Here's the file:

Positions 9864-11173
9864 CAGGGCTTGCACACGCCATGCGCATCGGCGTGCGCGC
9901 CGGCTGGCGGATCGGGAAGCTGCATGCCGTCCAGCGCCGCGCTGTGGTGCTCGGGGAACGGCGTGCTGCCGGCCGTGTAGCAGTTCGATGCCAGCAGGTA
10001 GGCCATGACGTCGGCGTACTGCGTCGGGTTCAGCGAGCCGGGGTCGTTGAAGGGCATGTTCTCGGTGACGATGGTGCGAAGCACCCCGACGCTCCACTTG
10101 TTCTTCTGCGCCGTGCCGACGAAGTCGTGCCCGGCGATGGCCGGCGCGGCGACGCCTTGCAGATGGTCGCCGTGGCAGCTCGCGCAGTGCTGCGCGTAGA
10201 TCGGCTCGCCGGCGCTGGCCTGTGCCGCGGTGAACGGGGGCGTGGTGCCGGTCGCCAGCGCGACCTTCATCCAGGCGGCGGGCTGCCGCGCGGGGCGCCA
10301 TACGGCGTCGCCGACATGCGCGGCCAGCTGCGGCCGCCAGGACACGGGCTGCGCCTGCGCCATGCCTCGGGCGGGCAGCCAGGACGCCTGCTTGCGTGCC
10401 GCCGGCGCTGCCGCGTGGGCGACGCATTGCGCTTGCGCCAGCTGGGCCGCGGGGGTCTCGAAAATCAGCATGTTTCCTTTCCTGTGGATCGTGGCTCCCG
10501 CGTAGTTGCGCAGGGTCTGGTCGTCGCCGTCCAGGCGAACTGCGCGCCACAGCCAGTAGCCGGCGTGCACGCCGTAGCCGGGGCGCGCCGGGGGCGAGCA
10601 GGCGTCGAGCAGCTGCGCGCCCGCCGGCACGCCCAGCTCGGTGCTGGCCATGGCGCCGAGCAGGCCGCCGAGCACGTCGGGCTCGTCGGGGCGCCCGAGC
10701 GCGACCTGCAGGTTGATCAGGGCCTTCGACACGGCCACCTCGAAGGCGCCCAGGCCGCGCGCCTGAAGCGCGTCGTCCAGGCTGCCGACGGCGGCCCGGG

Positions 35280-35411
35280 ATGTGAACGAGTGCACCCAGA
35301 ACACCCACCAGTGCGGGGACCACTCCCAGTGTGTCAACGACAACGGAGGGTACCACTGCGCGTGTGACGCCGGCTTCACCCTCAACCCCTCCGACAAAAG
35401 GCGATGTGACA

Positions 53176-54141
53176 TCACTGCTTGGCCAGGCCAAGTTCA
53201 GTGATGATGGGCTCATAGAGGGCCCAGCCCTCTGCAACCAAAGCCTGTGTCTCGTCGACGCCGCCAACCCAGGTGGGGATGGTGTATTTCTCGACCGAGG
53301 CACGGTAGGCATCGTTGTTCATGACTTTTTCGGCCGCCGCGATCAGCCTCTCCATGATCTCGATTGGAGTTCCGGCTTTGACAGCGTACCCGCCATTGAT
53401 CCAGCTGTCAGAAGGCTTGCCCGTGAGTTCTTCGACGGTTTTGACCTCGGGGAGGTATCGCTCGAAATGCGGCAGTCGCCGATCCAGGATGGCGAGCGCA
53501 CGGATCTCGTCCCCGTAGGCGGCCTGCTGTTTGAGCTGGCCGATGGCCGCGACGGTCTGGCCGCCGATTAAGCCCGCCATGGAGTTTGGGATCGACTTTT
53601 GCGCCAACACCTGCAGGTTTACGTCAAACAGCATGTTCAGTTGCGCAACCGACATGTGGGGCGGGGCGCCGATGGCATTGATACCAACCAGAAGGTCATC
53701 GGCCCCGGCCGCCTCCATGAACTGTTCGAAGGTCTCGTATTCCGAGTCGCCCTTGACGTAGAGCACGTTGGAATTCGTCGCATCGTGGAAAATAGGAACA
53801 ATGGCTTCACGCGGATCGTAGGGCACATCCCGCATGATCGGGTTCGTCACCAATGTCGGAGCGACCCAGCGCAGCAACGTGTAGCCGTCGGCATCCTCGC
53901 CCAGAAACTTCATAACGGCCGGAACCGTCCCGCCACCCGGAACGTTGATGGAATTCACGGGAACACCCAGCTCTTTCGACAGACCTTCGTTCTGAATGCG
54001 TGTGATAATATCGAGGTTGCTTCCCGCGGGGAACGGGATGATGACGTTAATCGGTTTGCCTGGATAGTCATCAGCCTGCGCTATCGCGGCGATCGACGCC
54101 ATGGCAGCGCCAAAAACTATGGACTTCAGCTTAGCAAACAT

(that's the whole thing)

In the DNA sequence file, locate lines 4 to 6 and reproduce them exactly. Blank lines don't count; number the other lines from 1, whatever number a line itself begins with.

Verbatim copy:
10001 GGCCATGACGTCGGCGTACTGCGTCGGGTTCAGCGAGCCGGGGTCGTTGAAGGGCATGTTCTCGGTGACGATGGTGCGAAGCACCCCGACGCTCCACTTG
10101 TTCTTCTGCGCCGTGCCGACGAAGTCGTGCCCGGCGATGGCCGGCGCGGCGACGCCTTGCAGATGGTCGCCGTGGCAGCTCGCGCAGTGCTGCGCGTAGA
10201 TCGGCTCGCCGGCGCTGGCCTGTGCCGCGGTGAACGGGGGCGTGGTGCCGGTCGCCAGCGCGACCTTCATCCAGGCGGCGGGCTGCCGCGCGGGGCGCCA